Campus & Community

KSG hosts city leaders in lively session

3 min read

Cambridge officials from all domains get an unusual chance to gather and talk

Michael A. Sullivan, Manny Stefanakis, Charles Euchner, Nicolas Retsinas and Robert
After the morning session at KSG, discussion is intense. Cambridge Mayor Michael A. Sullivan (left, rear), talks to Manny Stefanakis, director of community and fellowship initiatives at the KSG, and Charles Euchner, director of the Rappaport Institute, while Nicolas Retsinas (left, front), director, Harvard Joint Center for Housing Studies, chats with Cambridge City Manager Robert Healy. (Staff photo by Jon Chase)

Cambridge officials huddled with Kennedy School faculty Thursday (Jan. 10) to discuss the challenges facing local government in today’s trying economic and social times.

The second annual Senior Executive Program with the city of Cambridge, “Putting Vision into Practice – Managing During Times of Economic Uncertainty,” drew more than 60 Cambridge officials representing all parts of the city government, from police, fire and public safety, to community development, schools, transportation, and governance.

“I’m really pleased,” said Cambridge City Manager Robert Healy. “It’s a great opportunity for city people to interrelate with each other in a way they can’t do otherwise.”

The daylong program, sponsored by the Kennedy School and Harvard’s Office of Government, Community and Public Affairs, included sessions such as “Governing Greater Boston – How Cambridge Fits (or Doesn’t) in a Regional Context,” “Strategies for Ratcheting up Performance in Municipal Government,” “The Limits of Collaboration,” and “Lessons of Innovations.”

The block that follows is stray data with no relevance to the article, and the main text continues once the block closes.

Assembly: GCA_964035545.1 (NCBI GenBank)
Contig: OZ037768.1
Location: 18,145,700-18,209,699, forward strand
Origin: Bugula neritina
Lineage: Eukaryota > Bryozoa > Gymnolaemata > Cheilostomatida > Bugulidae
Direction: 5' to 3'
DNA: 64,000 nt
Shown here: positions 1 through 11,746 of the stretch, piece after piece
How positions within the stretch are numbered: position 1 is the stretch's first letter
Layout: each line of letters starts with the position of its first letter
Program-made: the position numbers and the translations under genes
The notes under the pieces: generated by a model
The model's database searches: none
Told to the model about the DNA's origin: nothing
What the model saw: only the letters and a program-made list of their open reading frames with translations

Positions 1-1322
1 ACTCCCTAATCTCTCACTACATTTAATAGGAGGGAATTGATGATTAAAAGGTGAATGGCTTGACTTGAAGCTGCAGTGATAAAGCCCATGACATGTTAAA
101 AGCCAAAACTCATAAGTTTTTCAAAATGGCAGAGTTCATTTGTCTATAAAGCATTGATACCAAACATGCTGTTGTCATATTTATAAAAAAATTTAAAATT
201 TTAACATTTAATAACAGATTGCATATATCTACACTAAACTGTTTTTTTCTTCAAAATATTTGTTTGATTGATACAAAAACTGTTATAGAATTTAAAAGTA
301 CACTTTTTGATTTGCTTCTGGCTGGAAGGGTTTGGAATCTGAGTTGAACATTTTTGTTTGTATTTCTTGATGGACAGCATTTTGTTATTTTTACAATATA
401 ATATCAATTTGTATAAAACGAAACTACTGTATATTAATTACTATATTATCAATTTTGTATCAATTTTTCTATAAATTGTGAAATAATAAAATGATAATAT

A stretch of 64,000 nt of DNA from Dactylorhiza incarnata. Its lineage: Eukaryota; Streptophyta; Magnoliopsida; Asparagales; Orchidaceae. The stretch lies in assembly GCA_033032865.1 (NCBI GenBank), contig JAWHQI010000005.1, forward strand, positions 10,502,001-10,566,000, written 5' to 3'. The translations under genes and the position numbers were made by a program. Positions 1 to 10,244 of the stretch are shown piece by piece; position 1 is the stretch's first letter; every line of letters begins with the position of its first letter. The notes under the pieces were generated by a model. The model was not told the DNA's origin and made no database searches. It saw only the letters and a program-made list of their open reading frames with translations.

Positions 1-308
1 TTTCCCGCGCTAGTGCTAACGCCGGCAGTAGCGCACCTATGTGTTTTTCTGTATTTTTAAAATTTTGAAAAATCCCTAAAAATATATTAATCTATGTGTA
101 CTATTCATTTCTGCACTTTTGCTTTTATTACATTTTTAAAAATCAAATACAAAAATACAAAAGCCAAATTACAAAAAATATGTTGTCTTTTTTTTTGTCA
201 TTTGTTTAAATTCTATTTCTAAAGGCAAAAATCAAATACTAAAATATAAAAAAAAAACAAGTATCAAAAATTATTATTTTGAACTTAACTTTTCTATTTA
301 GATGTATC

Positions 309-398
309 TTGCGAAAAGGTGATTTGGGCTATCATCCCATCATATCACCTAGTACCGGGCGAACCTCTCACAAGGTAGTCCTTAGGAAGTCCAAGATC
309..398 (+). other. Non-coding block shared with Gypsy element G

“We promised to give them an educational program where they could gather and meet out of the public eye each year,” said Manuel Stefanakis, director of Community and Fellowship Initiatives for the Kennedy School and one of the program’s organizers.

Nicolas Retsinas, director of the Kennedy School’s Joint Center for Housing Studies and the faculty chair of the Executive Program, said it provides a great opportunity for Kennedy School faculty to interact with – and learn from – the community around them.

“This is an opportunity to listen and learn,” Retsinas said. “We don’t only teach, we learn.”

Healy said that because such a broad representation of Cambridge government was present, the program gives Harvard’s faculty a rare chance to hear from all of city government, rather than a group of one type of official – such as city managers or police chiefs who may attend other events.

“This is a chance for the Kennedy School faculty to get a very diverse group of people in one room,” Healy said.

The program, held in the Littauer 140 lecture hall, attracted more people than last year, 66 compared with last year’s 55. Though the overall topic was economic uncertainty, Healy said the discussion touched on the events of Sept. 11 and the impact that that has had, economically and otherwise.

Cambridge Mayor Michael Sullivan said that aside from the interaction of KSG faculty and Cambridge officials, the program was important because it gives city officials a unique chance to hear what each other has to say.

“This is a chance for the staff to learn from each other,” Sullivan said. “Not very often do you see these people sitting in a room together.”

Charles Euchner, executive director of the KSG’s Rappaport Institute for Greater Boston, said the day’s events were fascinating for two reasons. First, because one could watch abstract ideas getting translated into reality by the people responsible for the hands-on running of city government, and second, because the program gave a chance for front-line city officials to talk with elected city officials.

“The people on the ground making things work don’t often have a chance to talk to the elected people who make the decisions,” Euchner said. “When you see it, it’s dynamic. It almost never happens. (But) I don’t know why it doesn’t happen everywhere.”

Contact Alvin Powell at